The team brought in Ryan Fitzpatrick, a slow-footed quarterback with a below average arm but who many think have the ability to become the mentor and game-manager the Texans need.

In addition to THE Fitz however the Texans also drafted Tom Savage. A slow-footed quarterback with a gun for an arm who has shown an infuriating tendency in college to be unsettled, make bad decisions and throw the ball to members of the opposing team during clutch situations.

With all of that, you can forgive Johnson for feeling like it's deja vu all over again.  At this point in his career I'm guessing he's doesn't have the desire to go through another rebuilding process with a team that seems bound and determined to not learn from history.

While I believe that Clowney was the correct pick (like many others, I was not in love with any of the top three in the draft) and while I thought, and still think, that the Mario Williams pick was the right one (I was not a fan of VY either, and I think history has proven this out) if the Texans really DO want to emulate the Patriots then it's time for Johnson to go.

One area where the local football "experts" and I disagree is in the overall talent level of the Texans. Outside of a few star players (Watt, Cushing [when healthy], Foster [when healthy], Johnson [when happy]) there are huge talent gaps up and down this roster.  Trading Johnson for a future draft pick can only help to plug some of these holes.

Even after the draft, the Texans still need help at cornerback, safety, inside linebacker, outside linebacker, offensive line, running back, tight end, quarterback and (especially if Johnson is gone) wide receiver. They also need a true kick returner and who knows whether or not the kicking game is on solid footing.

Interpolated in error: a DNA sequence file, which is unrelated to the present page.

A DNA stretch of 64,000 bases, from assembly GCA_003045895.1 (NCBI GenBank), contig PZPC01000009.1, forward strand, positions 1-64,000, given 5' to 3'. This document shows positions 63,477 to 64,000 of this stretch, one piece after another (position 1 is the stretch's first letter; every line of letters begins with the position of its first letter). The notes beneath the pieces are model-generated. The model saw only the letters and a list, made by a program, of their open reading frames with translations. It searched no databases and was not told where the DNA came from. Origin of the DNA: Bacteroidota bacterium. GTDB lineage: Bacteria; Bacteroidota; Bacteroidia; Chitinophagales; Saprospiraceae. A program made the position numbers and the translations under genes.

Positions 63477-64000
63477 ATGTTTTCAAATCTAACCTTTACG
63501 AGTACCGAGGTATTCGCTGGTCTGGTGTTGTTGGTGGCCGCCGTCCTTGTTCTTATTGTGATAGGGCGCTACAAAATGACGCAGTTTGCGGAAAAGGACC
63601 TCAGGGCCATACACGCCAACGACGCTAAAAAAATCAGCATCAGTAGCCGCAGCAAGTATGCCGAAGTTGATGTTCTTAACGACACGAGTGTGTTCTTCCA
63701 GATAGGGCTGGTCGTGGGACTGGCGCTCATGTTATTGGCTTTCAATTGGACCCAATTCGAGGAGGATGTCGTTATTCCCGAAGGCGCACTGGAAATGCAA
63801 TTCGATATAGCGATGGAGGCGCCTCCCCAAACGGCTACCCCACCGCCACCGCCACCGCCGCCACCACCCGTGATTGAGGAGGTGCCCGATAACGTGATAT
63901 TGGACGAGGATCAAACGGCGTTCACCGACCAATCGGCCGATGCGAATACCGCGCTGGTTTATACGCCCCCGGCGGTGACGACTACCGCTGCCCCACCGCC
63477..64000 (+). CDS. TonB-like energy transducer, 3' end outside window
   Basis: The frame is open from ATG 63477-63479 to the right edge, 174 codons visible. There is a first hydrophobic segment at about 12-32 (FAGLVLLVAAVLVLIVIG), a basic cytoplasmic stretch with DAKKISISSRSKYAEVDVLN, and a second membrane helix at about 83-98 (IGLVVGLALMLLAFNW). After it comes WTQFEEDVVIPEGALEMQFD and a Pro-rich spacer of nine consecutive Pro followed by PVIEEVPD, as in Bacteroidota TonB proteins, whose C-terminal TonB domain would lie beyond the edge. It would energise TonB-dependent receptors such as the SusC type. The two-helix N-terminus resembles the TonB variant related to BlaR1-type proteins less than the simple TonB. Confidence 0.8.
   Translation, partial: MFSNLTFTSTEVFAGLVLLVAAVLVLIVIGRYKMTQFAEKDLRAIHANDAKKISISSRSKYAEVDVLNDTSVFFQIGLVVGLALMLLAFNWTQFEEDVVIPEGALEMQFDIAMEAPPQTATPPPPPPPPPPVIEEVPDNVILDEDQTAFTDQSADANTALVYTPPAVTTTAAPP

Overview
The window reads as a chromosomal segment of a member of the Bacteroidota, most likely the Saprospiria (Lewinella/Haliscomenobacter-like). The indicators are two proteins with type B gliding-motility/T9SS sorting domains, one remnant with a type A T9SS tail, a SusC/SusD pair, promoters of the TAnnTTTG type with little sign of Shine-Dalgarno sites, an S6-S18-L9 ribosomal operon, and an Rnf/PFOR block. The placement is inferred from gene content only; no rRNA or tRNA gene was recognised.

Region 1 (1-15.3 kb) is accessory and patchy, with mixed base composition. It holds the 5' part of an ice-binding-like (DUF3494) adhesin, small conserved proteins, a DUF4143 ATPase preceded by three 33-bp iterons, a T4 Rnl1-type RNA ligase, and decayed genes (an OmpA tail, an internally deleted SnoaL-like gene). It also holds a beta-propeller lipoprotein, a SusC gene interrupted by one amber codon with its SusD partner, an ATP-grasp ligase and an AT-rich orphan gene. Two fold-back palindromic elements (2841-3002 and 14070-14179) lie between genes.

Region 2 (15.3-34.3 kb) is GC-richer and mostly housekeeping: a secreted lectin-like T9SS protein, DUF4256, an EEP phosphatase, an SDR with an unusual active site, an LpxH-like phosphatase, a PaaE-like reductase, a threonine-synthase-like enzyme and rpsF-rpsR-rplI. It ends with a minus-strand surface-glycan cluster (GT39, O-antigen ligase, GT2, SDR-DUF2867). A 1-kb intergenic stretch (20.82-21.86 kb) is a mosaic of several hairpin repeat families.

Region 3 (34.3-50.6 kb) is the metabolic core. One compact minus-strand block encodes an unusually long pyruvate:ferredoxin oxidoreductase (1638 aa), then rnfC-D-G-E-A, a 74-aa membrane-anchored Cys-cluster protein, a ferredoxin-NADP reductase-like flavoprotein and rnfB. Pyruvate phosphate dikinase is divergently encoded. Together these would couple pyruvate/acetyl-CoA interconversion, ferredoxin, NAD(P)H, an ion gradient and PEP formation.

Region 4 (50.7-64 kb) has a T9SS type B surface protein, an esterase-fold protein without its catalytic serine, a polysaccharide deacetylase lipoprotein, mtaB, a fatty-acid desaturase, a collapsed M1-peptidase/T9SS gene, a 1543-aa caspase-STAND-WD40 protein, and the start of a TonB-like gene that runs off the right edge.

Andre Johnson sees what I see. Namely, this is a team that's more than one or two players away from the Playoffs, much less the Super Bowl.

Sports team owners hate to use the term "rebuilding" because they believe that it kills ticket sales. Bob McNair is no different. However, this Texans team is clearly rebuilding and I'm not sure that they're doing it "the right way" as Houston's football "experts" like to say.

Kansas City did it the "right way". San Francisco did it the "right way", as did Seattle.  They brought in coaches with a plan who then made a mixture of smart draft picks and good free agent hires to turn things around quickly.  San Fran and Seattle slotted in young quarterbacks with small(ish) salaries allowing them to spend a lot of money shoring up other positions.

Did I mention they drafted well?

The Texans need to trade Andre Johnson because, by the time they rebuild to contender status, he will be in the twilight of his career. They don't need to trade him for his sake, but because the draft pick they receive for him would be more valuable in the rebuilding process than would he.

If they want to do him a solid, they'll trade him to a contender. While they don't "owe" Johnson anything the professional thing to do would be to send him to a place where he has a chance to win. The smart football thing to do, however, would be to trade him to the Browns.